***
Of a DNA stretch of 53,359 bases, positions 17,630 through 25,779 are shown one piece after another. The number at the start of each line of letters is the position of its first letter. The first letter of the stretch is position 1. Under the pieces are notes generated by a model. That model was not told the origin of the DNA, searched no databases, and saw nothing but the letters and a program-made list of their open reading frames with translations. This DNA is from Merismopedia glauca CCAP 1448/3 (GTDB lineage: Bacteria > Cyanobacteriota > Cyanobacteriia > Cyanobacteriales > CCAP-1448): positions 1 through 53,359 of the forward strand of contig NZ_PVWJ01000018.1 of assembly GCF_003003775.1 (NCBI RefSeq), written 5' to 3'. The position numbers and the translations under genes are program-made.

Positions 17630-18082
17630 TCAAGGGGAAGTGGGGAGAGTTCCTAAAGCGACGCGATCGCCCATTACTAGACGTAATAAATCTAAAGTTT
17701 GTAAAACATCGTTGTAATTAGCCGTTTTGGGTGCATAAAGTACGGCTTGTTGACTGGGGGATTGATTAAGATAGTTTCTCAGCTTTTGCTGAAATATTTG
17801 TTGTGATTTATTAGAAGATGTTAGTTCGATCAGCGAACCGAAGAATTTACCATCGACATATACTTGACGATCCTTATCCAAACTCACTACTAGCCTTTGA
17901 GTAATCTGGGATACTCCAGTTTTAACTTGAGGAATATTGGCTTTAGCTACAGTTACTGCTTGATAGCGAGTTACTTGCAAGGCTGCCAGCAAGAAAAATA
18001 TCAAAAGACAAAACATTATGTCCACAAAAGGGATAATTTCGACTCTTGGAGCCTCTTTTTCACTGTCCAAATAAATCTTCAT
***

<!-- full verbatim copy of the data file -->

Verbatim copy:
Of a DNA stretch of 53,359 bases, positions 17,630 through 25,779 are shown one piece after another. The number at the start of each line of letters is the position of its first letter. The first letter of the stretch is position 1. Under the pieces are notes generated by a model. That model was not told the origin of the DNA, searched no databases, and saw nothing but the letters and a program-made list of their open reading frames with translations. This DNA is from Merismopedia glauca CCAP 1448/3 (GTDB lineage: Bacteria > Cyanobacteriota > Cyanobacteriia > Cyanobacteriales > CCAP-1448): positions 1 through 53,359 of the forward strand of contig NZ_PVWJ01000018.1 of assembly GCF_003003775.1 (NCBI RefSeq), written 5' to 3'. The position numbers and the translations under genes are program-made.

Positions 17630-18082
17630 TCAAGGGGAAGTGGGGAGAGTTCCTAAAGCGACGCGATCGCCCATTACTAGACGTAATAAATCTAAAGTTT
17701 GTAAAACATCGTTGTAATTAGCCGTTTTGGGTGCATAAAGTACGGCTTGTTGACTGGGGGATTGATTAAGATAGTTTCTCAGCTTTTGCTGAAATATTTG
17801 TTGTGATTTATTAGAAGATGTTAGTTCGATCAGCGAACCGAAGAATTTACCATCGACATATACTTGACGATCCTTATCCAAACTCACTACTAGCCTTTGA
17901 GTAATCTGGGATACTCCAGTTTTAACTTGAGGAATATTGGCTTTAGCTACAGTTACTGCTTGATAGCGAGTTACTTGCAAGGCTGCCAGCAAGAAAAATA
18001 TCAAAAGACAAAACATTATGTCCACAAAAGGGATAATTTCGACTCTTGGAGCCTCTTTTTCACTGTCCAAATAAATCTTCAT